TORONTO – The Tragically Hip’s second Toronto show on the Man Machine Poem tour on Friday night was nothing short of pleasure and business.
Looking long and lean, The Hip’s frontman Gord Downie walked on stage at the Air Canada Centre wearing a now-signature flashy purple suit and hat as bandmates Paul Langlois, Rob Baker, Gord Sinclair and Johnny Fay saluted the chanting sold-out crowd.
Grouped tightly around Downie on stage, the band opened up the show at 8:37 p.m. Downie launched into the band’s 1992 hit “Courage,” sparking a four-song set from the Fully Completely album.
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Fist-pumping the air and pretending to urinate on Fay’s drum set, Downie looked like he always has — energized.
“Let’s get some f–king courage!” the 52-year-old singer shouted towards the end of the first song, after raising issues around First Nations rights.
“Locked in the Trunk of a Car,” “Eldorado” and “At the Hundredth Meridian” got the crowd singing loud as Downie strutted on stage before moving into the Man Machine Poem album.
Though fans seemed to quiet down a bit (and took washroom breaks) through “In A World Possessed By The Human Mind,” “In Sarnia,” and “What Blue,” it was “Machine” that got the crowd moving and Downie sweating. Like football Kennedy style, gone are the days of Downie yelling into the mic. The man is singing. Singing deep, with range and hitting every note.
The Hip announced the Man Machine Poem tour in May, following the announcement that Downie had been diagnosed with incurable brain cancer. The tour has been widely described as the band’s final go-around, something The Hip hasn’t said itself.
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What the group did say is this tour is for Downie, and “for all of us.”
After a short break, Downie reemerged wearing a silver suit with a Jaws movie T-shirt underneath. His bandmates now further apart on the 360-degree stage, the Hip launched into another four-song set, this one from the 2002 album In Violet Light — “The Dire Wolf,” “Use It Up,” “It’s a Good Life if You Don’t Weaken” and “Throwing Off Glass.”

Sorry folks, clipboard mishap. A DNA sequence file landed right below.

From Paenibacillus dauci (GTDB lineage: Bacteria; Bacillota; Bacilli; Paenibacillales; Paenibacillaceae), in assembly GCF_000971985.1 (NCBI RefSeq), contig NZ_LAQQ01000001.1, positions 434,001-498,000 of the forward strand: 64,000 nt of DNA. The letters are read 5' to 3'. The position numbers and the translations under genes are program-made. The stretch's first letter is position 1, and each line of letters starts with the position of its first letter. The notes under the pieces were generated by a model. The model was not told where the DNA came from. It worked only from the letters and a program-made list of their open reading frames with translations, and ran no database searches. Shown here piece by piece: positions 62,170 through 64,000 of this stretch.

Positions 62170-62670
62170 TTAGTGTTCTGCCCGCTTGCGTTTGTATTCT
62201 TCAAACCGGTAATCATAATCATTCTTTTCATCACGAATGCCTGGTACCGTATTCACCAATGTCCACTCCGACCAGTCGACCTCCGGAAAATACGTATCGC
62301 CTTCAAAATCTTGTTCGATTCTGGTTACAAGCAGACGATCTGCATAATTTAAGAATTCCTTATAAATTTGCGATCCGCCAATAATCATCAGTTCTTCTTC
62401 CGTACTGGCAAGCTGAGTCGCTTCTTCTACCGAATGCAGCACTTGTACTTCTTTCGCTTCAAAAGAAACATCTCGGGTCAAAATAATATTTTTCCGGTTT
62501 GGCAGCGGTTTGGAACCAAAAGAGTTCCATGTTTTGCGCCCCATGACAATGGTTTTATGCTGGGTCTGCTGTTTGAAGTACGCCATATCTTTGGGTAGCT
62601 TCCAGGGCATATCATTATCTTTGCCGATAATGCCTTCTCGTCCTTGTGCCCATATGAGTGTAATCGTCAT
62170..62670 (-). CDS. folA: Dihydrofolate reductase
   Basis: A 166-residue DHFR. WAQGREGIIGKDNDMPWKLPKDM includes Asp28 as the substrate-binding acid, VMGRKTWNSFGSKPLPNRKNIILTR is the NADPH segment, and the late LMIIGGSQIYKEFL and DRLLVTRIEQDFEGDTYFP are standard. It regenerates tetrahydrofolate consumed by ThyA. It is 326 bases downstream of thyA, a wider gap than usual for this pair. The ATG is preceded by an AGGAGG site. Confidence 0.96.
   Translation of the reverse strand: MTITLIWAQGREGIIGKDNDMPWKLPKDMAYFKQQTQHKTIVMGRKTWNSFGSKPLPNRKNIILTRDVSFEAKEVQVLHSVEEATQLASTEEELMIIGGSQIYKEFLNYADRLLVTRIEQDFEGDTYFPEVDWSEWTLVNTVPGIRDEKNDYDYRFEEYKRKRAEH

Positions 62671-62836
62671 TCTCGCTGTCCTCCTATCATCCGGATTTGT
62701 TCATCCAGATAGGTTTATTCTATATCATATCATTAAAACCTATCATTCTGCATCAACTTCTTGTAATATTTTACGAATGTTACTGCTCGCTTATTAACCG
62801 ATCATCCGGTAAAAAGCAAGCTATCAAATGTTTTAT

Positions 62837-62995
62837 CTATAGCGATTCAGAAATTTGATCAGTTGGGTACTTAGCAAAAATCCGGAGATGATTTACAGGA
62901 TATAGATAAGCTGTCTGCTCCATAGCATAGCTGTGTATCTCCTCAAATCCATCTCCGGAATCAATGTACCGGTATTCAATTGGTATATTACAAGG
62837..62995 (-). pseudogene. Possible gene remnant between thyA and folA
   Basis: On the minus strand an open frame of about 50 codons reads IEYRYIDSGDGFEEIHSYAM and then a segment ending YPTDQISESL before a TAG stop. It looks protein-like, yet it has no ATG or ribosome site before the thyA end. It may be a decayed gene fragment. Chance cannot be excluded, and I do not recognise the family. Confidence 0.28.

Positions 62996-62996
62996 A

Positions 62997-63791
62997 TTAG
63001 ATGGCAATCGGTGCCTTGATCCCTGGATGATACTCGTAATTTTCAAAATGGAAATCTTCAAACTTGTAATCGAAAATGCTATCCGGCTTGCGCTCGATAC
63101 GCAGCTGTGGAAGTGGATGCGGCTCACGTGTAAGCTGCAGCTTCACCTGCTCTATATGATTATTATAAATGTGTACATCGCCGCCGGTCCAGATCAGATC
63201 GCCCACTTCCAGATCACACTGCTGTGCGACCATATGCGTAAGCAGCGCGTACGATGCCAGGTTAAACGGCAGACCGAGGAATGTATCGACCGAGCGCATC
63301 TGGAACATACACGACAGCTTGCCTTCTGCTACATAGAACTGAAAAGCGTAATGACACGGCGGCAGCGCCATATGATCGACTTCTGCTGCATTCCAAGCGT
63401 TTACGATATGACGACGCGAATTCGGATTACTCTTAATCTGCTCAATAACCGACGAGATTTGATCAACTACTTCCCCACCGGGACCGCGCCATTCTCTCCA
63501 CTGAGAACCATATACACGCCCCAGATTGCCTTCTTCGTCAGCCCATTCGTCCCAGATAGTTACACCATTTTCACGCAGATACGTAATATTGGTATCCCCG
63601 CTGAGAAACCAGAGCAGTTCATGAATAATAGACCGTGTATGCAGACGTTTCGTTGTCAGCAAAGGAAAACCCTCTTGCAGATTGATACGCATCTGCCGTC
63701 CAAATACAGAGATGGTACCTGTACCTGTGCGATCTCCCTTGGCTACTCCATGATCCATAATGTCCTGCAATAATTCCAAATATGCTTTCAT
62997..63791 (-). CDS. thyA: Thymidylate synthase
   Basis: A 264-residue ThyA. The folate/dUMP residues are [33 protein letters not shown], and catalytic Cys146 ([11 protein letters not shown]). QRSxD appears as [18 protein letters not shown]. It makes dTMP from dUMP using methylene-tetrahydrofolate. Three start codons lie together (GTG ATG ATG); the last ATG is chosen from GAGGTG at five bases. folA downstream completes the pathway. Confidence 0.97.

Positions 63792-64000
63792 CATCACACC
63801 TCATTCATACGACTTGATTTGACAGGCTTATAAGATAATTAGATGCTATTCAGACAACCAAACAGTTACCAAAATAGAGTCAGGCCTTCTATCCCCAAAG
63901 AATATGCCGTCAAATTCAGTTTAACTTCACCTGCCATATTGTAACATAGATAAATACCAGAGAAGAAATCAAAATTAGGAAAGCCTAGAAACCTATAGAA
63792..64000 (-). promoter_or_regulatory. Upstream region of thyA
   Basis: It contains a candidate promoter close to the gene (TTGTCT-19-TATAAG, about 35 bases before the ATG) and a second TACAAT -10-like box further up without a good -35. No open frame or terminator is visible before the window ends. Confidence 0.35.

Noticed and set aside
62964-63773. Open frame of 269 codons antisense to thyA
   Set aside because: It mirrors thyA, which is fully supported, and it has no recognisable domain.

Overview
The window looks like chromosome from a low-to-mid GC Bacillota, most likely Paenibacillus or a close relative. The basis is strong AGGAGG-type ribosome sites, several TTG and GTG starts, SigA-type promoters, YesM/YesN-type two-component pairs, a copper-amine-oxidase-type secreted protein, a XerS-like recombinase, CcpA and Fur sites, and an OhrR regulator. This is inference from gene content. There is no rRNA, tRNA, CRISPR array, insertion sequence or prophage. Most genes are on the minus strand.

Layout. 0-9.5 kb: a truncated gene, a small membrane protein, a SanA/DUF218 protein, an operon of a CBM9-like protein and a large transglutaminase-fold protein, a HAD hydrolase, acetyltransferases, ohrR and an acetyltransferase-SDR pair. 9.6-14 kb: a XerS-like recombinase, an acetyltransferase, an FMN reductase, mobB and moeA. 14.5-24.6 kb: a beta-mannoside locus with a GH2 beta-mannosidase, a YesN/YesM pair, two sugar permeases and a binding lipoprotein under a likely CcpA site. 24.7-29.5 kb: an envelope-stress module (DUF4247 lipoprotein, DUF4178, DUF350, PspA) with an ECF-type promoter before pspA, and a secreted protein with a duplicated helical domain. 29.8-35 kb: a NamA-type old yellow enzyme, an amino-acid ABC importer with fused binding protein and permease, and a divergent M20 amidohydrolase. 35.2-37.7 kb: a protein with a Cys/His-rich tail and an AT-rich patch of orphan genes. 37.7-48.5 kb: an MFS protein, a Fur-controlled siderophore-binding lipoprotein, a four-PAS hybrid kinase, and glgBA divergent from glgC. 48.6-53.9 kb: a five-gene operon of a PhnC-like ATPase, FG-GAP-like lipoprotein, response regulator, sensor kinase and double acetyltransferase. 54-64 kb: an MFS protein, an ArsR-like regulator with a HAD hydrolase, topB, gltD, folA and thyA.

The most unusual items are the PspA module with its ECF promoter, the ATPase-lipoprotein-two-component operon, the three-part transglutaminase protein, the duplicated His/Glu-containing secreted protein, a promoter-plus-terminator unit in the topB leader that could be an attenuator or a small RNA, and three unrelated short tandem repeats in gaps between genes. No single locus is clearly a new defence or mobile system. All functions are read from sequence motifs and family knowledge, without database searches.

The Day For Night set was the highlight of the 25-song show. As the band played a longer intro to “Grace, Too,” Downie acted on stage, using his arms to move his legs across the stage as he gestured to the crowd.
With their mobile phones in hand, the boisterous crowd pointed towards downtown during the iconic verse.
“Him? Here? Now? No!,” Downie yelled as he had a short boxing bout with the mic stand — something he has done so often in the past.
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The Hip moved into “Greasy Jungle” before playing the sombre, emotional “Scared” — a song with a powerful last line that has seemed to grip this tour on the rare occasion the song has played.
With lighters in the air, fans — some arm and arm, others hugging, many crying — listened intently to Downie eloquently drag out “I gotta go, it’s been a pleasure doing business with you.”
The Hip rounded out the set out with the chorus-less “Nautical Disaster.”
Downie quickly changed suits again before moving into four tracks from the 1998 album Phantom Power.
Between encores, Downie was left alone on stage to a Earth-shaking roar in the arena, as the singer stared longingly into the camera, blowing monumental big screen kisses to the crowd, kisses that were deep and far from meaningless, to play off Downie’s lyrics.
The Hip ended the show with mainstream hit “Ahead By a Century” and though Downie didn’t say much to the crowd (and hasn’t said much on this tour), he thanked the nearly 20,000 in the arena.
“And it just disappears. It just disappears. And that’s okay, too,” were Downie’s last words as he walked off stage.
As the crowd chanted “Downie! Downie! Downie!” many looked longingly at the large screen that displayed the Canada flag as if to collectively say to Downie and the band: “It truly has been a pleasure doing business with you.”
Locked In The Trunk Of A Car
At The Hundredth Meridian
In A World Possessed By The Human Mind
The Dire Wolf
Use It Up
It’s A Good Life If You Don’t Weaken
Throwing Off Glass
New Orleans Is Sinking
Boots Or Hearts
Blow At High Dough
Ahead By A Century